The Joint European Torus (JET), located at Culham Centre for Fusion Energy, is the world’s largest and most powerful tokamak and the focal point of the European fusion research programme. Designed to study fusion in conditions approaching those needed for a power plant, it is the only device currently operating that can use the deuterium-tritium fuel mix that will be used for commercial fusion power.
Since it began operating in 1983, JET has made major advances in the science and engineering of fusion, increasing confidence in the suitability of the tokamak for future power production.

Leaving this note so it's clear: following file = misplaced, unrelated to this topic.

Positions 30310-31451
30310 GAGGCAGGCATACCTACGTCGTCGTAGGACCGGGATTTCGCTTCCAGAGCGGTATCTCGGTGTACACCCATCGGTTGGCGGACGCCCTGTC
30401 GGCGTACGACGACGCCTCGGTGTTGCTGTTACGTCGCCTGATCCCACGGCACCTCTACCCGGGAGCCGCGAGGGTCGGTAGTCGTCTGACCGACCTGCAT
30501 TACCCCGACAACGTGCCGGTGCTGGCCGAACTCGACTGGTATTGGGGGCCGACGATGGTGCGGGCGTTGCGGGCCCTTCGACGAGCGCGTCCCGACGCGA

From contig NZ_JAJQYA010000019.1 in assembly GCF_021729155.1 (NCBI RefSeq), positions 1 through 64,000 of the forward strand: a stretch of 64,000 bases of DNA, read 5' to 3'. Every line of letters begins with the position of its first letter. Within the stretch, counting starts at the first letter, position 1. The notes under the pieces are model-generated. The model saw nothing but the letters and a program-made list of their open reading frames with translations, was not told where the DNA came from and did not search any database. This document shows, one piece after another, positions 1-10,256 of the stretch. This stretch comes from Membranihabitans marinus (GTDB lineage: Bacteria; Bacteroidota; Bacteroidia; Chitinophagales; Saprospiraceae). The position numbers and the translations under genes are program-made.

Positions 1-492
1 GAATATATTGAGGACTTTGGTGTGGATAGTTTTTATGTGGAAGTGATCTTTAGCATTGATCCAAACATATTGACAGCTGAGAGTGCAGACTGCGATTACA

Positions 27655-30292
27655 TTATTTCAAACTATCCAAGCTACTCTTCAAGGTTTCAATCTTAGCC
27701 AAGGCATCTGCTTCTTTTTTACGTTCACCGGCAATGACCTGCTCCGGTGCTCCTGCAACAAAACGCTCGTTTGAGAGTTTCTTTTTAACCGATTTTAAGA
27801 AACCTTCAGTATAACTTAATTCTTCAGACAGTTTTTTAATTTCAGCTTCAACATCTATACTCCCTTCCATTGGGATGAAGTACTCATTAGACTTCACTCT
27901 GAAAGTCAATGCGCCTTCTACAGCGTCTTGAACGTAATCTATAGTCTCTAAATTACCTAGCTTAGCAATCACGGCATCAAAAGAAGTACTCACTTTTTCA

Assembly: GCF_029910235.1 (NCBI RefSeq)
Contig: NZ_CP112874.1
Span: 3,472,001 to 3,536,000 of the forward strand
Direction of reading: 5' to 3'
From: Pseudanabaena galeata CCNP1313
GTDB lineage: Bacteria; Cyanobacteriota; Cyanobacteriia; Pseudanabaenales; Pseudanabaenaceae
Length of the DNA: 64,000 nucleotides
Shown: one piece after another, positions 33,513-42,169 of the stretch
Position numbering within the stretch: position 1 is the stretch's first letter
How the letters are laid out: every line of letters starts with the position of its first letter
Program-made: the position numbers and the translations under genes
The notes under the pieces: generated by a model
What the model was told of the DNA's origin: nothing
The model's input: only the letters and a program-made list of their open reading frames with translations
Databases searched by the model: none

Milestones at JET have included the world's first controlled release of deuterium-tritium fusion power (1991) and the world record for fusion power (16 megawatts in 1997). In recent years, JET has carried out much important work to assist the design and construction of ITER. After more than 25 years of successful operation, JET is still at the forefront of fusion research and is closely involved in testing plasma physics, systems and materials for ITER.
The JET facilities are collectively used by all European fusion laboratories. About 350 scientists from Europe, plus more from around the globe, participate in JET experiments each year, co-ordinated by a programme management unit.
Culham Centre for Fusion Energy is responsible for the operation of the JET facilities, via a contract between the European Commission and the United Kingdom Atomic Energy Authority.
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